Physicians in the highest risk quintile had different characteristics compared with physicians in the middle 3 quintiles and lowest risk quintile (Table 1). Quiz Ref IDFor example, compared with physicians in the lowest risk quintile, physicians in the highest risk quintile were more likely to work in small practices of 1 to 5 clinicians (40.0% vs 37.8%; difference, 2.3 percentage points [95% CI, 1.7 to 2.8]; P < .001) and in rural locations (12.7% vs 6.4%; difference, 6.3 percentage points [95% CI, 6.0 to 6.7]; P < .001). They were less likely to care for more than 1000 Medicare beneficiaries (9.4% vs 17.8%; difference, –8.3 percentage points [95% CI, –8.7 to –8.0]; P < .001) or to have more than 20 years in practice (56.7% vs 70.6%; difference, –13.9 percentage points [95% CI, –14.4 to –13.3]; P < .001). Compared with physicians in the lowest risk quintile, physicians in the highest risk quintile were more likely to practice psychiatry (6.6% vs 0.2%; difference, 6.4 percentage points [95% CI, 6.2 to 6.6]; P < .001) and in hospital-based specialties (31.0% vs 11.3%; difference, 19.7 percentage points [95% CI, 19.2 to 20.2]; P < .001) but were less likely to practice in medical specialties (22.0% vs 26.4%; difference, –4.4 percentage points [95% CI, –4.9 to –3.9]; P < .001) or surgical specialties (11.4% vs 29.8%; difference, –18.4 percentage points [95% CI, –18.9 to –17.9]; P < .001). In addition, they were less likely to report to Medicare through alternative payment models (18.7% vs 19.7%; difference, –1.0 percentage points [95% CI, –1.4 to –0.5]; P < .001) and more likely to report as a group (50.0% vs 39.7%; difference, 10.3 percentage points [95% CI, 9.7 to 10.9]; P < .001).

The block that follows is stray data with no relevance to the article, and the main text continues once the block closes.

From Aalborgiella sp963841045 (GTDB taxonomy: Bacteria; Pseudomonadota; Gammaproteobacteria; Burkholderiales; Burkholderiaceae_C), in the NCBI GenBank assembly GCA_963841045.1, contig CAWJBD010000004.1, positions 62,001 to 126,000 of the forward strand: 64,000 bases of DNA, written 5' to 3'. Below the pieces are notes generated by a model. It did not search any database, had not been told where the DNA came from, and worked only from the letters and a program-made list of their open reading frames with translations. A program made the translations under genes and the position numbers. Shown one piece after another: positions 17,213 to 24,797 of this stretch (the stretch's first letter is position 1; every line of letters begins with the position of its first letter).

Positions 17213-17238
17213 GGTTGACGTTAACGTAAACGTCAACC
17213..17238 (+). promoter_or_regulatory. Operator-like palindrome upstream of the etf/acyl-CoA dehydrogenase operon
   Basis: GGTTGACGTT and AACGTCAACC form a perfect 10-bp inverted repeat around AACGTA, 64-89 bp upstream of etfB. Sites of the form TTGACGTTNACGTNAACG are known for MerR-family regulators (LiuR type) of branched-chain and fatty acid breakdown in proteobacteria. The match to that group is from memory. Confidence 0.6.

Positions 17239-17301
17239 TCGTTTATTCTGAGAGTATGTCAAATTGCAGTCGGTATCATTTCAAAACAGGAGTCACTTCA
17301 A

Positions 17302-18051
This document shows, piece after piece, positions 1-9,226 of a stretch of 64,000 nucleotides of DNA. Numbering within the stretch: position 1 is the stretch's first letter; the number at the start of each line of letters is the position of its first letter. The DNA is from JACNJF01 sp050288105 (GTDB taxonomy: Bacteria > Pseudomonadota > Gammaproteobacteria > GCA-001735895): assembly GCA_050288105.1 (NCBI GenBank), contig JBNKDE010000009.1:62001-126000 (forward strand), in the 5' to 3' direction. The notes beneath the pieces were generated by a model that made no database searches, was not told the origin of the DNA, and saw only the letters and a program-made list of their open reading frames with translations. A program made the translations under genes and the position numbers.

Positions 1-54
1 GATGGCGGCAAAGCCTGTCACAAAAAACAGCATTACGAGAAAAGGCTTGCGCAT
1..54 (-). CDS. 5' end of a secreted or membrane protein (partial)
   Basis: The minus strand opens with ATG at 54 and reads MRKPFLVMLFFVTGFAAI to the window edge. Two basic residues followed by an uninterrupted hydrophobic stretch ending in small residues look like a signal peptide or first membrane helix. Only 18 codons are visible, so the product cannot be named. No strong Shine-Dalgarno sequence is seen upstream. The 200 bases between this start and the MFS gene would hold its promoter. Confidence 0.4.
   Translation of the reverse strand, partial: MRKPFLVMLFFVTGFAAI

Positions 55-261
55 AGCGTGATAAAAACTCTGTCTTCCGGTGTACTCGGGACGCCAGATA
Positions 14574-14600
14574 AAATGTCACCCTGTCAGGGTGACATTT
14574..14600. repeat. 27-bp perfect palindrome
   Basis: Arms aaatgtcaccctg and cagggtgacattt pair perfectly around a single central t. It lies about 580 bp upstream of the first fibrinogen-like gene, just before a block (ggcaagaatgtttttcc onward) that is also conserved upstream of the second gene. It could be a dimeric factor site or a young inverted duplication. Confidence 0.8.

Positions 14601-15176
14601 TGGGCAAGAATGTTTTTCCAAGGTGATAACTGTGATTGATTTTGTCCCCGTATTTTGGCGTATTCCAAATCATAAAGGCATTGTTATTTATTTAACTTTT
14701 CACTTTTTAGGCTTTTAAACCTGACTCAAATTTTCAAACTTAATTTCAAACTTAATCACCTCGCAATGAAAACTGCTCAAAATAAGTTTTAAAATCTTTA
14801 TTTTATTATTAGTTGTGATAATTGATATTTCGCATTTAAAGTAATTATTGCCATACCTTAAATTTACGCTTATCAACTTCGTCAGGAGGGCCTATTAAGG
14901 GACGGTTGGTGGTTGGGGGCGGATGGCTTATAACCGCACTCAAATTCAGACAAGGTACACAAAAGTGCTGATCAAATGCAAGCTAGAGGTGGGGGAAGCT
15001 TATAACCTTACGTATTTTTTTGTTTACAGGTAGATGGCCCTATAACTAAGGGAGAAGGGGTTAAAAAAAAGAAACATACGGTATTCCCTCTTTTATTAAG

There were significant differences by physician specialty in MIPS performance, both overall and across quintiles of social risk (Table 2). Obstetrician-gynecologists and psychiatrists had lower MIPS scores compared with other physicians. MIPS scores across specialty groups except psychiatry were significantly lower for physicians in the highest risk quintile compared with those in the middle 3 group and lowest risk quintile. For example, among physicians practicing in a medical subspecialty, the mean MIPS score for physicians in the highest risk quintile was 68.7 compared with 79.3 for physicians in the lowest risk quintile (difference, –10.6 [95% CI, –11.4 to 9.7]; P < .001). For obstetrician-gynecologists, the decrease in MIPS scores was even greater (mean score, 40.5 for highest risk vs 68.7 for lowest risk; difference, –28.2 [95% CI, –33.4 to –23.0]; P < .001).